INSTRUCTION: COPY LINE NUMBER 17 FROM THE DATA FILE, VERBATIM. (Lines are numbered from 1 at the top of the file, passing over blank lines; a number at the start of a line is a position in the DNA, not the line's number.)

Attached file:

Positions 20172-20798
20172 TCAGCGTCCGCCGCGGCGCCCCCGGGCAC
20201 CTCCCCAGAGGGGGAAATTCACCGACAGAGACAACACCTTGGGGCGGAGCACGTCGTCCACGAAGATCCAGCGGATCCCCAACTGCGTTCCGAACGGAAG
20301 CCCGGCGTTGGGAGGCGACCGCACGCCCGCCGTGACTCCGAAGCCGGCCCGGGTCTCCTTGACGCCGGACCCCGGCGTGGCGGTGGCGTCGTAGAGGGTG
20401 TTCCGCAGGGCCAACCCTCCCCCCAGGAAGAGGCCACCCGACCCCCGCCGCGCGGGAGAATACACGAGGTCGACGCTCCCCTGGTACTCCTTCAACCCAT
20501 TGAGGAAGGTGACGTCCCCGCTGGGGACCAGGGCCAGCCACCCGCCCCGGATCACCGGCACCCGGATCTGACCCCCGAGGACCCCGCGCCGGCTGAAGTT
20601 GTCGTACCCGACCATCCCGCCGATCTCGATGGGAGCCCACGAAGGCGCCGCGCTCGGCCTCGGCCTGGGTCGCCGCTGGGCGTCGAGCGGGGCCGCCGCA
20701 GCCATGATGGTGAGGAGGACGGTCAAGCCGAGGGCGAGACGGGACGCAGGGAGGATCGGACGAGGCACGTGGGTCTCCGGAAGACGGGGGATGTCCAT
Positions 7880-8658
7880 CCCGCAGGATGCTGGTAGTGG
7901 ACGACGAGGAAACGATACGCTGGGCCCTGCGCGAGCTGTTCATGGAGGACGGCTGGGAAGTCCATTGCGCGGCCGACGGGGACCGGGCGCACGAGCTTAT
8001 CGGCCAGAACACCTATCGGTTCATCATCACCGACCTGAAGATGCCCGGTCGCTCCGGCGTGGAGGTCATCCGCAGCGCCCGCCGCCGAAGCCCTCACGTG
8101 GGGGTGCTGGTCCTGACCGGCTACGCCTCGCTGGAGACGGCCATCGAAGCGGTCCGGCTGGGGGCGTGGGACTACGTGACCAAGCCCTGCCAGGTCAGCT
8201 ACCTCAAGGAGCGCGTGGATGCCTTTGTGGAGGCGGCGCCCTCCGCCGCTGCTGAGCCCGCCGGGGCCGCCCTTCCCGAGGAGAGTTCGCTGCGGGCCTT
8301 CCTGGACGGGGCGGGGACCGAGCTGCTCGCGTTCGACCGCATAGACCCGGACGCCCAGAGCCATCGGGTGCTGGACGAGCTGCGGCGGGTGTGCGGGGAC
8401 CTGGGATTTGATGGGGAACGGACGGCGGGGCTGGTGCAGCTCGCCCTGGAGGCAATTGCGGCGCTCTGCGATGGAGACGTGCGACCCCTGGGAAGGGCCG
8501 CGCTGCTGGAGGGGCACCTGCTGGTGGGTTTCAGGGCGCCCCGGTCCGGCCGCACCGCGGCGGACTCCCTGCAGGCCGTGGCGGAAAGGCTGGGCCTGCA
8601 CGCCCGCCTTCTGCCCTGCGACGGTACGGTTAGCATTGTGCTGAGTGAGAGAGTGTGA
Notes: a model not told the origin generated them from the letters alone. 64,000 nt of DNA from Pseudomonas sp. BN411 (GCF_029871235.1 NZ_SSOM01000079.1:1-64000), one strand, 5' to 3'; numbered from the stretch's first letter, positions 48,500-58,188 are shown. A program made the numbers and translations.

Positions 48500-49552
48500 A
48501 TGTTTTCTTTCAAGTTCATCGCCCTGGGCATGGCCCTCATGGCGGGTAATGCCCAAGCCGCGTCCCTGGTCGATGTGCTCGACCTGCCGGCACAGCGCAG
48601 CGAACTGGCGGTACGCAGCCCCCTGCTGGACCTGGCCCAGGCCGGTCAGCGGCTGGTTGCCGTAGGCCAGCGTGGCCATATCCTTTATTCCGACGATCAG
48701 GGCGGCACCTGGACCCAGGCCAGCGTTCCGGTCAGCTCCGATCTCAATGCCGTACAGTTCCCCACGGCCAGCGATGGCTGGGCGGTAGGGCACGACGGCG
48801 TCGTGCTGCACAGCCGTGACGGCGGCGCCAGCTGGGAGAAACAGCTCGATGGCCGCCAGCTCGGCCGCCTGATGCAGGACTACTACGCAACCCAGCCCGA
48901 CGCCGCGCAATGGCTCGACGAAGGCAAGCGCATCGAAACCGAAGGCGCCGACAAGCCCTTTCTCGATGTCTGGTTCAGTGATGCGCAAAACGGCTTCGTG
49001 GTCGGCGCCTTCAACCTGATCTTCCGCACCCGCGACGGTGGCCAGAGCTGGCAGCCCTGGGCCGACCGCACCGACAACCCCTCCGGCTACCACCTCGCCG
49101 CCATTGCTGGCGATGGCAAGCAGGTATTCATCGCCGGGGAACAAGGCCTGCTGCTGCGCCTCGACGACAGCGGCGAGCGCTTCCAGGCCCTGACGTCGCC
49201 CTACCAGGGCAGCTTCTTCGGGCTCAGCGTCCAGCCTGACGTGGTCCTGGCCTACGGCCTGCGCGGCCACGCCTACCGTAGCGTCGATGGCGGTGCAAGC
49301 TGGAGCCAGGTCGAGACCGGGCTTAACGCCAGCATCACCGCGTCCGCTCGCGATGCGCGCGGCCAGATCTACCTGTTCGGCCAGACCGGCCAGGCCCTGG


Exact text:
8501 CGCTGCTGGAGGGGCACCTGCTGGTGGGTTTCAGGGCGCCCCGGTCCGGCCGCACCGCGGCGGACTCCCTGCAGGCCGTGGCGGAAAGGCTGGGCCTGCA